Looting of Iraq's Antiquities Still Common (Donny George Interviewed)
Three kinds of looters raided Iraq's museums, said the man in charge of Iraq's collection of antiquities--common criminals, collectors, and many who had inside knowledge of the museums.
Iraq's archeological heritage remains at risk, according to Dr. Donny George, director of the Iraq Museum and chairman of Iraq's State Board of Antiquities and Heritage. Violence in the country has made even the daily commute a life or death situation.
Not long ago, George did not worry when he traveled back and forth between home and his office in Baghdad. Now when he commutes, there is no guarantee he will reach his destination.
"When I go the office," George told KCBS's Mike Pulsipher, "I tell you the truth. I won't know that I'll reach the office or not. On coming back, I won't know whether I reach home or not. It's like that. You might be in an incident or you might be attacked. Nobody knows."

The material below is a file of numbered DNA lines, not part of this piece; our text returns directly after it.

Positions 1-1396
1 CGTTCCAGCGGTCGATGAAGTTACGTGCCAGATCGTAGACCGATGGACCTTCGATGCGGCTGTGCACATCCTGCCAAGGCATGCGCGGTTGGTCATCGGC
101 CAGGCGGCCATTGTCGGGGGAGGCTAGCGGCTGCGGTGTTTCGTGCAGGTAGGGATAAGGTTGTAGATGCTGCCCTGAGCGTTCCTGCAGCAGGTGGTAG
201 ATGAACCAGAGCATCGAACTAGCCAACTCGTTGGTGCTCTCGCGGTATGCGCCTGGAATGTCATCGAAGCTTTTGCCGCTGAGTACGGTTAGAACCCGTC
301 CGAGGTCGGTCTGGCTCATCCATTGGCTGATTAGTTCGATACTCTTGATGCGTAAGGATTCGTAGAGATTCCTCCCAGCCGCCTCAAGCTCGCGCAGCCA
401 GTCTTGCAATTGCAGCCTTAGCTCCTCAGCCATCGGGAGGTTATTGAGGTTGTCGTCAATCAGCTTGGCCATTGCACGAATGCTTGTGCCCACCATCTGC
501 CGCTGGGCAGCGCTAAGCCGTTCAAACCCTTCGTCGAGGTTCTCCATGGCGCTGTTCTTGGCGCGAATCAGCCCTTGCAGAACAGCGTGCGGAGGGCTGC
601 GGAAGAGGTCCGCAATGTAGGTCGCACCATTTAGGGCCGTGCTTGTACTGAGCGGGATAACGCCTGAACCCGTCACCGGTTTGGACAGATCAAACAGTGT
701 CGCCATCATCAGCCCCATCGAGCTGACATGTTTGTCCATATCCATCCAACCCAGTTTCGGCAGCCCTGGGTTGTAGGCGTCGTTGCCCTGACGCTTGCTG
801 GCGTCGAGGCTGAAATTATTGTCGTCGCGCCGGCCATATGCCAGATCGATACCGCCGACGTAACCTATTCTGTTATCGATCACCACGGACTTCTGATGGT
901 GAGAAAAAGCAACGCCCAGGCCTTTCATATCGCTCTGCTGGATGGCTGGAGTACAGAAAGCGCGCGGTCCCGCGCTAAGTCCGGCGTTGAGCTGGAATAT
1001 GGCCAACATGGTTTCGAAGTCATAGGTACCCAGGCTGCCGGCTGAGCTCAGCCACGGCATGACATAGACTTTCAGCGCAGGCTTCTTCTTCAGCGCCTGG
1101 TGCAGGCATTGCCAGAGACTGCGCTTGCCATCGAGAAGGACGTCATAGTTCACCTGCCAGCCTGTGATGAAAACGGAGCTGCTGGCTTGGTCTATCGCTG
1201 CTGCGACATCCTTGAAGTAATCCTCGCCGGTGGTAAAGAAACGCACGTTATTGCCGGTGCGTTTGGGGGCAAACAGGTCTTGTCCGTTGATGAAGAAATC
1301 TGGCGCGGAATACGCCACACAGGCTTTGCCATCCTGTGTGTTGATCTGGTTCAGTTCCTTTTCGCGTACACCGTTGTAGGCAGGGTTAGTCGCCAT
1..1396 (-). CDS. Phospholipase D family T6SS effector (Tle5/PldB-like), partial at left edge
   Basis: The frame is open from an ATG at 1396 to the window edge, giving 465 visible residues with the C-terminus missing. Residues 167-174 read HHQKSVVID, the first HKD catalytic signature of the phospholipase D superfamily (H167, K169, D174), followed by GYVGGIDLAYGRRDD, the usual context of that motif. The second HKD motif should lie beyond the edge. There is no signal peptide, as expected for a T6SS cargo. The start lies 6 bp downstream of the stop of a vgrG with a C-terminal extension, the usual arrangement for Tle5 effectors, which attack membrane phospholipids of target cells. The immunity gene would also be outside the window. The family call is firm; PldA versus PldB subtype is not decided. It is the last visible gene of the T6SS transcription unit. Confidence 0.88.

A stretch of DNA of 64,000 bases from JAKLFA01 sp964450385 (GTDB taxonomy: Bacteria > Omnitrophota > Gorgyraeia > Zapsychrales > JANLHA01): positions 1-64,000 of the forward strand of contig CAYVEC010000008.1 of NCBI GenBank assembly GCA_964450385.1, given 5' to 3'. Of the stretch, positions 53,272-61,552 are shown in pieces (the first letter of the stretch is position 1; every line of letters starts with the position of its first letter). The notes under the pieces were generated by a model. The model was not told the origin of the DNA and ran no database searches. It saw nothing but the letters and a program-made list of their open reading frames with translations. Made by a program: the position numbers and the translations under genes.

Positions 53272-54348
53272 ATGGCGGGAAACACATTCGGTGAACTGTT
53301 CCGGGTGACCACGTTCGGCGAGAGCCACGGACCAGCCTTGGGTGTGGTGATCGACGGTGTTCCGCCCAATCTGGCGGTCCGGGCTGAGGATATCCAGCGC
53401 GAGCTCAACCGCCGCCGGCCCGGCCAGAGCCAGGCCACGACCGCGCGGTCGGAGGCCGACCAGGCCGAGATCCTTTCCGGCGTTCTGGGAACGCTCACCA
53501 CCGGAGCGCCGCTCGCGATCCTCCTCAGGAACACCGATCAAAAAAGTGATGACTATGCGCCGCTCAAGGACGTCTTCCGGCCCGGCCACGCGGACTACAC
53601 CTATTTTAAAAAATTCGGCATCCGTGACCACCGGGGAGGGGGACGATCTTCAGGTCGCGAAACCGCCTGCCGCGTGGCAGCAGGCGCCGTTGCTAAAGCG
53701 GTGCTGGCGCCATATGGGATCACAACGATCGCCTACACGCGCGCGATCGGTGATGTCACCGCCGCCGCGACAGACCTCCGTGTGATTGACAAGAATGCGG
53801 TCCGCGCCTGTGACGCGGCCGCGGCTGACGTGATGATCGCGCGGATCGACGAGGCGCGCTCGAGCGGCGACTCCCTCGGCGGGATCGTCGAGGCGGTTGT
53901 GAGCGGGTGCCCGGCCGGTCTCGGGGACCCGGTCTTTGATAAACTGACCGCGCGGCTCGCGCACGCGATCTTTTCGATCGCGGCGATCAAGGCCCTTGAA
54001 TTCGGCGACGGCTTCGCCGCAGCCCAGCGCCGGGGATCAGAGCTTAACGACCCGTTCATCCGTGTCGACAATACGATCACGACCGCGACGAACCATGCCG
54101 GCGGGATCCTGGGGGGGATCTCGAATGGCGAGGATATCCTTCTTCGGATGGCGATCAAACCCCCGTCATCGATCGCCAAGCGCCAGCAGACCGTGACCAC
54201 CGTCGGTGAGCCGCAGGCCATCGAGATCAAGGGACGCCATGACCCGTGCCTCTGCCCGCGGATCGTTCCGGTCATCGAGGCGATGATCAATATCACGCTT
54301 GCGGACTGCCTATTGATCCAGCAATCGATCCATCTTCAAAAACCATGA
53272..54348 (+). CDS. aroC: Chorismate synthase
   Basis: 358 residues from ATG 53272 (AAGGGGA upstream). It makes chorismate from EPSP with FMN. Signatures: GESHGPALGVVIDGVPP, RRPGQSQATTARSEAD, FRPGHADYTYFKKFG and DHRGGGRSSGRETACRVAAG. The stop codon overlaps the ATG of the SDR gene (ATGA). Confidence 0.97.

In those uncertain circumstances, the country's museums are not secure, and even trusted museum officials become suspect as the country's heritage disappears under the fog of war.
"In full darkness, they went through one large room," he said describing how investigators recreated a recent theft.
"They went to the second room, turned right, then at the end turned left, went through some boxes that were there and got the most small and precious material that we have there," said George. "So this is a group that we believe they had some good knowledge from inside."
But Baghdad is his home, and George said no amount of violence can keep him away from his family.
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